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Greg Kist resigned as president of Pacific NorthWest LNG, just as the venture led by Malaysia's Petronas is hoping to launch a major liquefied natural gas project in B.C.

Michael Culbert has taken over the role, serving as acting president of the joint venture, Vancouver-based Pacific NorthWest LNG said Friday.

Mr. Culbert, a Pacific NorthWest LNG director, is continuing as president and chief executive officer of Calgary-based Progress Energy Canada, a natural-gas producer that was acquired by Petronas in 2012 for $5.2-billion.

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Pacific NorthWest LNG chairman Wee Yiaw Hin credited Mr. Kist for leading the consortium in the early stages of plans to build an $11-billion export terminal on Lelu Island, located near Prince Rupert in northwestern British Columbia.

He said Mr. Kist is returning to live with his family in their home province of Alberta. "Under Greg's leadership, the company was formed and continues to work towards a final investment decision this year," Mr. Wee said in a statement. "He leaves Pacific NorthWest LNG as a strong company with an excellent management team and a committed, dedicated group of employees."

Pacific NorthWest LNG released Mr. Kist's memo to employees about his departure. "Pacific NorthWest LNG has made a huge contribution to the province of British Columbia and it was a pleasure to be part of such a vibrant and dynamic organization."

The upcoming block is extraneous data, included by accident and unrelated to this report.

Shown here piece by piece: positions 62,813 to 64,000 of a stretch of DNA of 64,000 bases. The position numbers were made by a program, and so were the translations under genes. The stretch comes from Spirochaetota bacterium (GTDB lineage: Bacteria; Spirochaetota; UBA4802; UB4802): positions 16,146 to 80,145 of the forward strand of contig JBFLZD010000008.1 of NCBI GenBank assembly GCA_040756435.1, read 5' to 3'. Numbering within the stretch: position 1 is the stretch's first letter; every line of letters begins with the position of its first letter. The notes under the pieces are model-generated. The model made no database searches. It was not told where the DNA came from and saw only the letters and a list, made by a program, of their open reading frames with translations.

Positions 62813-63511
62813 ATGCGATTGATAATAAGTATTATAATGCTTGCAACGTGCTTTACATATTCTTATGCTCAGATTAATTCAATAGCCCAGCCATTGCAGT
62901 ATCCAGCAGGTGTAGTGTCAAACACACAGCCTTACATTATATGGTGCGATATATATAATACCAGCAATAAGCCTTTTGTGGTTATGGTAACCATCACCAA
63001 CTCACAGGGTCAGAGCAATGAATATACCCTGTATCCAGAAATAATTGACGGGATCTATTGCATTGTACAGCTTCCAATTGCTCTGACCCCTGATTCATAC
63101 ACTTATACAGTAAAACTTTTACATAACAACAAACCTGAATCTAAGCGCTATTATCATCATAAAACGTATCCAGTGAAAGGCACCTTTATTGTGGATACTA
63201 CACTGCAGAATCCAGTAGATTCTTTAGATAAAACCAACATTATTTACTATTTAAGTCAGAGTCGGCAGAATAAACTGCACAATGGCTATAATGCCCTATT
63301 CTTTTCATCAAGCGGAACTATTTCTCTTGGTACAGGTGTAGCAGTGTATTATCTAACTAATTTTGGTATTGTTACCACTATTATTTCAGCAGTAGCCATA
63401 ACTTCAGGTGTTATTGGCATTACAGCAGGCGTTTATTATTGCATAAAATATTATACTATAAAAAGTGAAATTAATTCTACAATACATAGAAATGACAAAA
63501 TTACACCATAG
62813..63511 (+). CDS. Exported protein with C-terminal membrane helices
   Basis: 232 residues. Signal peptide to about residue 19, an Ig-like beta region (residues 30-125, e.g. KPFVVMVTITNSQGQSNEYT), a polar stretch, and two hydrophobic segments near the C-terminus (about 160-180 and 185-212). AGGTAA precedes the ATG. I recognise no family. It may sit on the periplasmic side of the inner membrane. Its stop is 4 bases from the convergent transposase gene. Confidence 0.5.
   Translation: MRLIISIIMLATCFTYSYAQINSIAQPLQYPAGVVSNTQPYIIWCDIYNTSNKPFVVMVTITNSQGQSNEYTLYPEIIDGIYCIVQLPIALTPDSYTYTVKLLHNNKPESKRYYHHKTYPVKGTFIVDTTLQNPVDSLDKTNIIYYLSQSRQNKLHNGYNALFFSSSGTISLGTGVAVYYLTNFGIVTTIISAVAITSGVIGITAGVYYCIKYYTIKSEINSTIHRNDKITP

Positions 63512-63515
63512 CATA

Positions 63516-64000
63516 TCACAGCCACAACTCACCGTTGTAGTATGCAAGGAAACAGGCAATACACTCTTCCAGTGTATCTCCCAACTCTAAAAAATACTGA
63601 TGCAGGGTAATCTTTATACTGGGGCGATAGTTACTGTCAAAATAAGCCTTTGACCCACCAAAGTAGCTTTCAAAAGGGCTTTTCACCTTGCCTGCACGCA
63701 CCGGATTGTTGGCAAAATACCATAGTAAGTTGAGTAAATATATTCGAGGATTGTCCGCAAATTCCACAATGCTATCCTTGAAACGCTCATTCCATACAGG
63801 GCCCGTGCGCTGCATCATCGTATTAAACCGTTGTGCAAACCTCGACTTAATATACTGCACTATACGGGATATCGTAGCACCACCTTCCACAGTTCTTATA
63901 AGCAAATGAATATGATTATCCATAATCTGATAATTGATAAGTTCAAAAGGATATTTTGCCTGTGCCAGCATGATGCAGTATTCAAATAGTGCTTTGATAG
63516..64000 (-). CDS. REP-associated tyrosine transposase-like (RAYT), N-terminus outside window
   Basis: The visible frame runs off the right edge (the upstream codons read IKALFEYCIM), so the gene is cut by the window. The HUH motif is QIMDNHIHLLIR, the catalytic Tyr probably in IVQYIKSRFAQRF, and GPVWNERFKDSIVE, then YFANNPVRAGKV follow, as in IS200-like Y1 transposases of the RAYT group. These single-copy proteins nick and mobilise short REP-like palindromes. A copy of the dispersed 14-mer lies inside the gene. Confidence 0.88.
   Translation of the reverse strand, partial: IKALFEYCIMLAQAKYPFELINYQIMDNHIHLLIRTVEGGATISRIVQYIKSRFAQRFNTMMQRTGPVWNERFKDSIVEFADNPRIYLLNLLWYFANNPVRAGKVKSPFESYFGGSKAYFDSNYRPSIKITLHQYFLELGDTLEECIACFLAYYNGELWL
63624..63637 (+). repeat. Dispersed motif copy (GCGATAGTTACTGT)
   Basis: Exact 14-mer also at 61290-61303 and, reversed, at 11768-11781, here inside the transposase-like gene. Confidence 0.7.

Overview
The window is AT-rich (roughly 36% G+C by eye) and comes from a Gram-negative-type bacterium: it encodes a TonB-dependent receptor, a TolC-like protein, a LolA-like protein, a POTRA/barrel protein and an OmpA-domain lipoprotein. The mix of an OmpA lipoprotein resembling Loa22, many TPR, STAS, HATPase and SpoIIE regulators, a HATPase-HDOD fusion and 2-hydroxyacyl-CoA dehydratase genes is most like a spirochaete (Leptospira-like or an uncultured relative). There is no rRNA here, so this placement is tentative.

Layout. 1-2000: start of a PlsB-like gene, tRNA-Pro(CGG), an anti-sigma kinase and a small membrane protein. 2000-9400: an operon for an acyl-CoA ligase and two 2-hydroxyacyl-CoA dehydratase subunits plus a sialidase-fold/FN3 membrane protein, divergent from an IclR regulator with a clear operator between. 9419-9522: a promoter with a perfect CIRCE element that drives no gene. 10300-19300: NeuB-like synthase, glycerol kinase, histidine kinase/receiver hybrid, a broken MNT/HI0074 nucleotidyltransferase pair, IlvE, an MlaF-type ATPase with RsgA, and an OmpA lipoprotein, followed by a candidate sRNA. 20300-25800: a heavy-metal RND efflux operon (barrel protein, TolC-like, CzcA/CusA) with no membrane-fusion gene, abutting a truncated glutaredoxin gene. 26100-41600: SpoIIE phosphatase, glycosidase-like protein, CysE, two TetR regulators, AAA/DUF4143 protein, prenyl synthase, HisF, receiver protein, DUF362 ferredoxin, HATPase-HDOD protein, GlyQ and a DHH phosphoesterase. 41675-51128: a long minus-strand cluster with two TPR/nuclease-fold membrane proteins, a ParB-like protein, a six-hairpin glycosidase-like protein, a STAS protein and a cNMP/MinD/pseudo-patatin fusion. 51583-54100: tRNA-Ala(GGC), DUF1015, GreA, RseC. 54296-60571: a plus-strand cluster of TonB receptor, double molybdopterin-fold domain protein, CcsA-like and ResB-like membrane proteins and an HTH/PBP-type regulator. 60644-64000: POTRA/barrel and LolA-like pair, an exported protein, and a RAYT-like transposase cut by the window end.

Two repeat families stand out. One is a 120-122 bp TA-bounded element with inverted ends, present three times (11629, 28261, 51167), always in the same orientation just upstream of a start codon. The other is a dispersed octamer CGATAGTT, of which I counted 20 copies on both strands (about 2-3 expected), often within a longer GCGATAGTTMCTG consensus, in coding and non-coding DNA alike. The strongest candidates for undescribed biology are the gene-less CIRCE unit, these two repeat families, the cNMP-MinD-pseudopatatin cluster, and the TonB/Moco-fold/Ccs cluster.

His resignation takes effect on Oct. 31, after serving as president of the Petronas-led consortium since its formal creation in the spring of 2013. He formerly worked as an executive at Progress Energy.

Shamsul Azhar Abbas, CEO of Malaysian energy giant Petronas, warned earlier this month that Pacific NorthWest LNG would be delayed by as many as 15 years unless tax and regulatory issues are resolved by Oct. 31. The B.C. government tabled its LNG tax regime on Tuesday, vastly scaling back its expectations for tax revenue from the province's fledgling LNG sector.

Pacific NorthWest LNG estimates that almost $36-billion will need to be spent in order to make its export plan a reality in early 2019. The massive budget includes $6.7-billion in pipeline projects, $11-billion for the export terminal on Lelu Island, and more than $2-billion annually from 2013 through 2018 on Progress Energy's northeastern B.C. natural gas-development projects.

Spencer Sproule, Pacific NorthWest LNG's senior adviser of corporate affairs, said arrangements for debt financing for the export terminal began in June and remain on track. "Société Générale is our financial adviser," Mr. Sproule said in an interview Friday. "We expect the capital outlay for terminal project will be approximately $11-billion. Debt financing is a component of the final investment decision. The Pacific NorthWest LNG board intends on making the final investment decision before the end of 2014."

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The Canadian Environmental Assessment Agency raised environmental red flags in May, concerned about the fate of tiny juvenile salmon. Since then, Pacific NorthWest LNG has been seeking ways to lessen the project's ecological impact, culminating in a plan unveiled earlier this month to build a suspension bridge that would extend southwest for 1.6 kilometres away from Lelu Island. The suspension bridge, which would connect with a 1.1-kilometre-long jetty, is designed to vastly minimize dredging and avoid damaging the sensitive eelgrass beds for salmon in Flora Bank.

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